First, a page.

As easy as A, B, G
It’s reassuring when you can measure the value you receive from advice, so you know you’re getting a great return. Jason Butler explains how recent research on this issue can help individuals to do just that.
If you are someone who needs, or anticipates needing, to live off your wealth when you stop work, ensuring that you don’t run out of money before you run out of life will probably be a key priority. You may also have aspirations to leave a financial legacy to your family and/or charitable causes when your time is up. Key factors which will affect your financial success include:
• How long you live
• The rate at which your cost of living rises (inflation)
• Taxation on income and gains
• Investment returns and the way they are delivered
• The annual cost of your lifestyle and ad hoc spending
• The time, inclination and knowledge you have in relation to personal financial planning and investing
• Your emotions
“Financial advice is not free and it’s fair to want to avoid incurring costs for something where the value is not clear. BUT the academics have calculated the value of getting these decisions right in terms of additional retirement income, which they calculate to be 29 per cent more income”
Alpha, Beta, Gamma
For most people, building and maintaining a diversified investment portfolio is likely to be a key element of their strategy. This is where three investment measurement terms come into play: Alpha, beta and gamma, which are the first three letters in the Greek alphabet.
Alpha is the return that an investor achieves over that available from the stockmarket as a whole, which can’t be explained by known structural risk factors. Alpha might be due to investment skill (exploiting: pricing anomalies, market inefficiencies and betting against collective irrational investor behaviour) or, more likely, luck. Active investment managers sell the promise of alpha to justify their much higher average costs compared with the much lower average costs of funds which seek only to deliver the market return (also known as passive or index funds).
The weight of academic research shows that, after adjusting for costs and risk factors, alpha that is due to skill is delivered by a very small proportion of investment managers and that such alpha as does exist is usually down to luck (if you throw the dice enough times you’ll be lucky). Even those managers who do deliver alpha rarely continue to do so for long because markets are, by and large, efficient enough at setting prices that anomalies that do exist are quickly eliminated by the actions of investors who seek to exploit them.
Beta is the measure used to show the degree to which an investment moves in line with the investment market. Therefore, an investment with a Beta of one, moves in line with the market, whereas an investment with a Beta of less or more than one moves less or more than the market as a whole. Market beta, less costs, can be obtained easily by buying low-cost investment funds which track relevant market indices.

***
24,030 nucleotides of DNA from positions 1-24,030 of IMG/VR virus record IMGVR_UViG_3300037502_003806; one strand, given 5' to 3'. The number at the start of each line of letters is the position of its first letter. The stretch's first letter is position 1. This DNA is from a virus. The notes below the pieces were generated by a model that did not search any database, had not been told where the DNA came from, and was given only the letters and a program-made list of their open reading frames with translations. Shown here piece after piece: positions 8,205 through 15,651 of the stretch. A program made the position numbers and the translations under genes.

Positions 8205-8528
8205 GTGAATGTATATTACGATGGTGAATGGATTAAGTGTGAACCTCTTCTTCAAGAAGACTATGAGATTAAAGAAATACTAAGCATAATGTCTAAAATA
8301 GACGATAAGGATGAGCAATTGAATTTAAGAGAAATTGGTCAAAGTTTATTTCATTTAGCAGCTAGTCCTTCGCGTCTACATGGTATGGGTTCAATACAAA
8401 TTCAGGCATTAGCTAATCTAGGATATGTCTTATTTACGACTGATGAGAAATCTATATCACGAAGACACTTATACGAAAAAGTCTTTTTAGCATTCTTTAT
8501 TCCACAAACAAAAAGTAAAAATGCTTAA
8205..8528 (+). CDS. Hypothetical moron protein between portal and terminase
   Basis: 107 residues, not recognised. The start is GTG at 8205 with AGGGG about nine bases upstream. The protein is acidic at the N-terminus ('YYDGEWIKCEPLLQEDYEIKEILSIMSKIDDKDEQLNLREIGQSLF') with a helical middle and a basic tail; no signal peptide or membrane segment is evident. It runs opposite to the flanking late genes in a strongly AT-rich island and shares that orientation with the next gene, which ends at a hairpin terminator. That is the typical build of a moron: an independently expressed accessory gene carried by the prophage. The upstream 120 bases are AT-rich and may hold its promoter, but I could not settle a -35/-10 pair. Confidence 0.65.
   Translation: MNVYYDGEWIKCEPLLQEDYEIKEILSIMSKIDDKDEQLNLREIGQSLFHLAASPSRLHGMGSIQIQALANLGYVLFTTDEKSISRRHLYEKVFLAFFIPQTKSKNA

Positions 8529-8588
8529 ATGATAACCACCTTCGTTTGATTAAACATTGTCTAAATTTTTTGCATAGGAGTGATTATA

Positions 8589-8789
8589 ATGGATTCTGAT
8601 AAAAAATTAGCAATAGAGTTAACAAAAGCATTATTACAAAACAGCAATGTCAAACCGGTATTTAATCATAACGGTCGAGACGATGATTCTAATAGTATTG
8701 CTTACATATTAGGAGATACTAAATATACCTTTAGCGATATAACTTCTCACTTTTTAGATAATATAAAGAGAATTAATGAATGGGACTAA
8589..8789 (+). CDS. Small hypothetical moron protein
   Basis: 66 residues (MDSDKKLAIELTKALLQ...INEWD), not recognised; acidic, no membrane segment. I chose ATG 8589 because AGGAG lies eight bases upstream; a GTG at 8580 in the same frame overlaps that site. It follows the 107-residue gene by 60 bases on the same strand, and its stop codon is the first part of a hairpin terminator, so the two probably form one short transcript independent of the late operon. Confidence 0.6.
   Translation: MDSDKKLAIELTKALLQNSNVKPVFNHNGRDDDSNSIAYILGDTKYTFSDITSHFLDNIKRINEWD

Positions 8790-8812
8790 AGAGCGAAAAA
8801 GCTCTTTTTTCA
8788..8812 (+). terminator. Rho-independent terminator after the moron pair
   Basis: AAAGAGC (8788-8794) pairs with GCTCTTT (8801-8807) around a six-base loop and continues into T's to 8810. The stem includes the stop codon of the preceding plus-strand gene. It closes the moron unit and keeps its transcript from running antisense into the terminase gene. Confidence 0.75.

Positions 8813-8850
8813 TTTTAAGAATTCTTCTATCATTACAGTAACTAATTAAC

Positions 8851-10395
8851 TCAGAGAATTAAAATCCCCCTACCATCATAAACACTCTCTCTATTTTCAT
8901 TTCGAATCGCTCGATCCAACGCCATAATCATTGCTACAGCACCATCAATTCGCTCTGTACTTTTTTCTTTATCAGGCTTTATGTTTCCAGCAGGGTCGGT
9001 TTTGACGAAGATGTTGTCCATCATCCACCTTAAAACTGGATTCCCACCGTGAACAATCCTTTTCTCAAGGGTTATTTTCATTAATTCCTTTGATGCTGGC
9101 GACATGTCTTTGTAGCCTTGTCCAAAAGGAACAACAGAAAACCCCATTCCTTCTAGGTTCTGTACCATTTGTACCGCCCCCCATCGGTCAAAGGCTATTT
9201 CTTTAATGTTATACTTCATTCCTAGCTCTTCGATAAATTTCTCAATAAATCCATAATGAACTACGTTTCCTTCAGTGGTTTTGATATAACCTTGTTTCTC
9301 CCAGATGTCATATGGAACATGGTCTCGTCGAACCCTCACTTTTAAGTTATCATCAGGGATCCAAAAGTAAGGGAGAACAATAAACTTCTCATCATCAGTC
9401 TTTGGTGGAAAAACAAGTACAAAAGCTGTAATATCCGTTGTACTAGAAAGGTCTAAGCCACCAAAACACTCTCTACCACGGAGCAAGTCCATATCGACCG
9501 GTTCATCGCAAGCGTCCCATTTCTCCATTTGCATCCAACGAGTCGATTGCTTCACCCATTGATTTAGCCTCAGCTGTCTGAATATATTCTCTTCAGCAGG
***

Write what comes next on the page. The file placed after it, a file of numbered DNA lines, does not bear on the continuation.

This brings us on to gamma, the third letter in the Greek alphabet. Until now gamma has been the term that academics used to describe the degree to which an investor is risk averse. But recently two academics have redefined gamma as a measure of the additional expected retirement income achieved by an investor from making more intelligent financial planning decisions.
In summary these financial decisions relate to five areas:
1. A total wealth framework (or plan) to determine the optimal asset allocation
2. A dynamic regular portfolio withdrawal strategy
3. Incorporating guaranteed income products (i.e. annuities)
4. Tax-efficient allocation and withdrawal decisions
5. Optimising the portfolio to take into account risks such as those from inflation and currency movements
In the interest of brevity I’ll not explain each factor in detail, suffice to say that a significant proportion of investors will want and/or need to take ongoing advice from a professional financial adviser to make these good decisions. Financial advice is not free and it’s natural to wish to avoid incurring costs for something where the value is not clear. The academics have, however, calculated the value of getting these decisions right in terms of additional retirement income, which they calculate to be 29 per cent more income, equivalent to 1.82 per cent pa average additional return*.
Today’s financial advisers are highly qualified, knowledgeable and professional. While advice fees are a cost, the value that you and your family should receive, in the form of a better financial outcome, should make the cost pail into insignificance in the long run. So forget Alpha, Beta or Gamma and remember that, with a decent financial adviser, managing your finances really is as easy as A, B, G!
*Blanchett, David, and Paul Kaplan. 2012. “Alpha, Beta, and Now … Gamma.” Morningstar White Paper.
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